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Evidence of an Edge Effect on Avian Nest Success
Péter Batáry and András Báldi
Vol. 18, No. 2 (Apr., 2004), pp. 389-400
Stable URL: http://www.jstor.org/stable/3589218
Page Count: 12
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Habitat fragmentation may modify ecological patterns by increasing the importance of edge effects, including elevating rates of predation on avian nests. Conventional wisdom suggests an increased rate of predation along habitat edges, and previous reviews support this view. These reviews did not apply recent statistical approaches, however, and some were based on a small number of studies. In our meta-analysis of 64 nest-predation experiments, our results supported prior reviews of the general pattern of increased nest predation along habitat edges (p < 0.01). We separated studies into ecologically relevant categories and found the following patterns: (1) Edge effects were more pronounced in North America and northwestern Europe than in central Europe or Central America. This result may be biased, however, by the different habitats studied in the regions. (2) Marshes and deciduous forests had significant edge effects, whereas edge effects were not apparent in coniferous forests, tropical forests, or fields. (3) Ground and natural nest studies were more likely to exhibit edge effects. (4) Edge effects were detected in studies that used quail eggs and real eggs. (5) Edge effects were not significant when artificial nests were exposed for typical incubation periods, but were significant for shorter exposures. Three alternative hypotheses may explain increased nest predation along edges. The edge-effects hypothesis states that increased nest losses along edges are the result of the habitat discontinuity. The landscape-structure hypothesis states that more fragmented landscapes are more heavily depredated by nest predators. The human-disturbance hypothesis states that near anthropogenic edges increased nest predation is related to human activities. Nest-predation experiments should be placed in a landscape context to reveal differences between the hypotheses.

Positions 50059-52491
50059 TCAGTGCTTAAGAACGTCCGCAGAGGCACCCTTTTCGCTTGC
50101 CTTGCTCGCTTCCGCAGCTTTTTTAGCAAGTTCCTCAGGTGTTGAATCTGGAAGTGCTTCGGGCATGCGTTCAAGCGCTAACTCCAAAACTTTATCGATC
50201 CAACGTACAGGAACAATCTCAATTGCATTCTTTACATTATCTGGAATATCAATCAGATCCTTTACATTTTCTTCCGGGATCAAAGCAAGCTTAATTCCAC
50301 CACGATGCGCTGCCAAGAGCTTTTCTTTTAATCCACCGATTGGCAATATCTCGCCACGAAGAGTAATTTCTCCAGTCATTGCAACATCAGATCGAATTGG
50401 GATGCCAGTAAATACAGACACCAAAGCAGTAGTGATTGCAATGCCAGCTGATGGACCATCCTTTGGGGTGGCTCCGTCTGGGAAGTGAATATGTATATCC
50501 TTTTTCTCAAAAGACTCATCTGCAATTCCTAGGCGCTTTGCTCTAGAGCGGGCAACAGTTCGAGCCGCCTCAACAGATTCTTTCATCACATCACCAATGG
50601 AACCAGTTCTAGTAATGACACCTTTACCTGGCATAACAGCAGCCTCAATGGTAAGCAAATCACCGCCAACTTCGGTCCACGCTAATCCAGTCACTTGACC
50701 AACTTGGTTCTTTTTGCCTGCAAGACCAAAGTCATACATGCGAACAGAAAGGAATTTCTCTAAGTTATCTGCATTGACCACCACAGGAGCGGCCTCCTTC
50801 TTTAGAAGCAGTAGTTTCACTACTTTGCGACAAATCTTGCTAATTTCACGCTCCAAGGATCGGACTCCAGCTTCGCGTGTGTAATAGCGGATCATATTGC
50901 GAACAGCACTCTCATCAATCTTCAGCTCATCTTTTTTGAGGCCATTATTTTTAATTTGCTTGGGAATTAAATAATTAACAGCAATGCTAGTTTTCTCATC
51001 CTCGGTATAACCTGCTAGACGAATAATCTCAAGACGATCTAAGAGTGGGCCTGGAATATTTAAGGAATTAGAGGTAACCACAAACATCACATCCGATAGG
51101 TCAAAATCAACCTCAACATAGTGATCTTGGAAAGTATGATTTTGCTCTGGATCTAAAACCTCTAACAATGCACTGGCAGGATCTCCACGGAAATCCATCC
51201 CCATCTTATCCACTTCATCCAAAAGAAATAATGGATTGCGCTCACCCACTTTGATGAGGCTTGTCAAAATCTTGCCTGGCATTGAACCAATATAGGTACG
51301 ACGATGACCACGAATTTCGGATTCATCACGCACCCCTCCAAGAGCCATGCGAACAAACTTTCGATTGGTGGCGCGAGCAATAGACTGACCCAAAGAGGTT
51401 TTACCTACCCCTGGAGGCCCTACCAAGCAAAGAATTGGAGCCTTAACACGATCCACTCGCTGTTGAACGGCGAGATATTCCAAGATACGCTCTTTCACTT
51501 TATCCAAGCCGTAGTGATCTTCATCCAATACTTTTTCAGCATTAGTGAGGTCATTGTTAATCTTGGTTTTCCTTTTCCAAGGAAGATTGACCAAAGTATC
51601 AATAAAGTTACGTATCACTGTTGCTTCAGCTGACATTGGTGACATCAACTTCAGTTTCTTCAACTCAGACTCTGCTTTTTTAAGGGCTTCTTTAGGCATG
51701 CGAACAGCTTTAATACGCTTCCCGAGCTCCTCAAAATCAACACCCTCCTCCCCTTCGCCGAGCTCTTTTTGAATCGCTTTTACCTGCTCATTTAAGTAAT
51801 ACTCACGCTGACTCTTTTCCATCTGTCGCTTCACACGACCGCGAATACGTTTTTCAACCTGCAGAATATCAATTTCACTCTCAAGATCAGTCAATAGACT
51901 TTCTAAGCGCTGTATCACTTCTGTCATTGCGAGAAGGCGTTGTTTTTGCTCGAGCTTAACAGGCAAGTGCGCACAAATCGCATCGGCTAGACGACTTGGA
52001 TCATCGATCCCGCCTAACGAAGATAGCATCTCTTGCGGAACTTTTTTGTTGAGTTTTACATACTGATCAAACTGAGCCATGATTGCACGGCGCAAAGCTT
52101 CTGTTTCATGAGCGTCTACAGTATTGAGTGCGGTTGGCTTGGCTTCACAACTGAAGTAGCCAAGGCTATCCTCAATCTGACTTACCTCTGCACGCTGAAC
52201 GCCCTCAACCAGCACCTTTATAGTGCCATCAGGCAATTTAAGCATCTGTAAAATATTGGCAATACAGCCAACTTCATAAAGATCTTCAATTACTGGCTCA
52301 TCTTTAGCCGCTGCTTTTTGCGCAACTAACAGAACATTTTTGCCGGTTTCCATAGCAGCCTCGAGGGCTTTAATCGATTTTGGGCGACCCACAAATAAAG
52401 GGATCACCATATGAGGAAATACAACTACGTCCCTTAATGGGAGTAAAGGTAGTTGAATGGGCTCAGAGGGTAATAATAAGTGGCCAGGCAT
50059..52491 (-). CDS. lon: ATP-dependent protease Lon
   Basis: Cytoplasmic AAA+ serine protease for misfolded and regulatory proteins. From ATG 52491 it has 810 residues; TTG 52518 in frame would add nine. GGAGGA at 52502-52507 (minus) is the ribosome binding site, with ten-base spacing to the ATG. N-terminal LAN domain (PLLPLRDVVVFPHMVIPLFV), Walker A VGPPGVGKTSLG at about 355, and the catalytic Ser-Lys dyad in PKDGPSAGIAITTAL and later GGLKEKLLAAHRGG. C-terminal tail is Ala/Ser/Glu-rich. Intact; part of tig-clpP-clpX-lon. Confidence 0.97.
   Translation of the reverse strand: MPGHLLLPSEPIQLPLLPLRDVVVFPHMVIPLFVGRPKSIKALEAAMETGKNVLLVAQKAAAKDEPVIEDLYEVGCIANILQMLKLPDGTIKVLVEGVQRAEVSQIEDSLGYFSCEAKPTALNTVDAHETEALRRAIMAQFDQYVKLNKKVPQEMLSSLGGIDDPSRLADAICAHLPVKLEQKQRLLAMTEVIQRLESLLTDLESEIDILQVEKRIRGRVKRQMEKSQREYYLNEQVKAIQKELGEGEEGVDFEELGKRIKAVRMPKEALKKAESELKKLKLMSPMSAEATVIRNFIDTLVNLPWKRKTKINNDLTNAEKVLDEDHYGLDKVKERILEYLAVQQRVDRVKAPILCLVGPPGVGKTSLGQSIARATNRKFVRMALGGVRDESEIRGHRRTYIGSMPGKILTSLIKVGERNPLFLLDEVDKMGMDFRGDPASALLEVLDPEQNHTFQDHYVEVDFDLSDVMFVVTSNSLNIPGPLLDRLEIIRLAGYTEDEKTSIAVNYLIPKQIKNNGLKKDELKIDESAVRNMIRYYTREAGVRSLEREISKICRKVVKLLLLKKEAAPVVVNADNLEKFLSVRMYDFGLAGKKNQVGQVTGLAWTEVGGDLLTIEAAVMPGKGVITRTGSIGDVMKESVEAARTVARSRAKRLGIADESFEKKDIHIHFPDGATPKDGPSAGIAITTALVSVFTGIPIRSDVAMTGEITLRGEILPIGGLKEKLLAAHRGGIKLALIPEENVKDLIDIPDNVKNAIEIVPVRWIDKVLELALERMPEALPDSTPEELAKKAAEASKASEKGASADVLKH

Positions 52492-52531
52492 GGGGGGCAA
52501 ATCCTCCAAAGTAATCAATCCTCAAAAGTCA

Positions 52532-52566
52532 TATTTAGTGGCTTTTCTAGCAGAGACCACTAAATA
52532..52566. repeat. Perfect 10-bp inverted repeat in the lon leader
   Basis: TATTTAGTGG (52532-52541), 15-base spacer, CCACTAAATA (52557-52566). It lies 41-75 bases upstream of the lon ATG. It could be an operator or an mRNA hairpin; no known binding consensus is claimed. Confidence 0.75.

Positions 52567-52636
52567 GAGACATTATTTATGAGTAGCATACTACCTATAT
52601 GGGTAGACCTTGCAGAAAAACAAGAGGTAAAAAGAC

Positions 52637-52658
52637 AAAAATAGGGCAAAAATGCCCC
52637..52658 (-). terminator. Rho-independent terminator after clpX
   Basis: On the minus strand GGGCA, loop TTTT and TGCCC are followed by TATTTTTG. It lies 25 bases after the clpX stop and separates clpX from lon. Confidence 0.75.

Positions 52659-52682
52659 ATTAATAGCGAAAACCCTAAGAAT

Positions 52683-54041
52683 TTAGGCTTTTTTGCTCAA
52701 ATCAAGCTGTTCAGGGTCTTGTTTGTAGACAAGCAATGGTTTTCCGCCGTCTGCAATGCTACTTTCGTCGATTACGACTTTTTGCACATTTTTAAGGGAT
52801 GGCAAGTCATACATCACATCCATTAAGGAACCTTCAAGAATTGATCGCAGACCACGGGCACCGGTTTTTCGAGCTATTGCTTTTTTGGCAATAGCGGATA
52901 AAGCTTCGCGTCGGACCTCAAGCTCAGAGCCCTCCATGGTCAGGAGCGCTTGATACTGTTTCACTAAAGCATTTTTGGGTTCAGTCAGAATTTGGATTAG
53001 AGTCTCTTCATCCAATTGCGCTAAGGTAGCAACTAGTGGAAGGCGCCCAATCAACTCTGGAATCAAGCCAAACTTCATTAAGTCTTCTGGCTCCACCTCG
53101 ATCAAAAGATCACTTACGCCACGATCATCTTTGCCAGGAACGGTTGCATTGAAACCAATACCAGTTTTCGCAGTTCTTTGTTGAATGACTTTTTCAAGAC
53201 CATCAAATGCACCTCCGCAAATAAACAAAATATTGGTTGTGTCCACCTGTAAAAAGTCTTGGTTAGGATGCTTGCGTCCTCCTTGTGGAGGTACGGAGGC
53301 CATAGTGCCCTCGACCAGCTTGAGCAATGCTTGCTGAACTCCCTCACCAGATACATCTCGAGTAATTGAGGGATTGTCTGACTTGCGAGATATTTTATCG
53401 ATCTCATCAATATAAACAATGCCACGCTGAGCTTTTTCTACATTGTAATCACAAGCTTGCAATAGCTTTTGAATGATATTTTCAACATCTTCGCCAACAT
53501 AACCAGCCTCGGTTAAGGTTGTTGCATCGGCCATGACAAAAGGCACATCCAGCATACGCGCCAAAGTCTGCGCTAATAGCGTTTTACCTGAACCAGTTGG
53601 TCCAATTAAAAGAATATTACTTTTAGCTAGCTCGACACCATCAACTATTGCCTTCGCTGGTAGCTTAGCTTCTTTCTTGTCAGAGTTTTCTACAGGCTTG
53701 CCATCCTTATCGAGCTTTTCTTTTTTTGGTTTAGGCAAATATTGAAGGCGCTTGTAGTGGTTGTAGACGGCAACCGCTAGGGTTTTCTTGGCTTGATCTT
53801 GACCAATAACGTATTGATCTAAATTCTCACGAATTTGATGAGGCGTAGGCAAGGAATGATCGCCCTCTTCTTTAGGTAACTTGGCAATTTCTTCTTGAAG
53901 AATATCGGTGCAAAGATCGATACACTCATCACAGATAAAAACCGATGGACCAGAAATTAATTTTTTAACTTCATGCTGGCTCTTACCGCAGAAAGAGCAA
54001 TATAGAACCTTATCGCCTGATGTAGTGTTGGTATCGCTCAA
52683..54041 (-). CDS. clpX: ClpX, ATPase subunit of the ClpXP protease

Conservation Biology © 2004 Wiley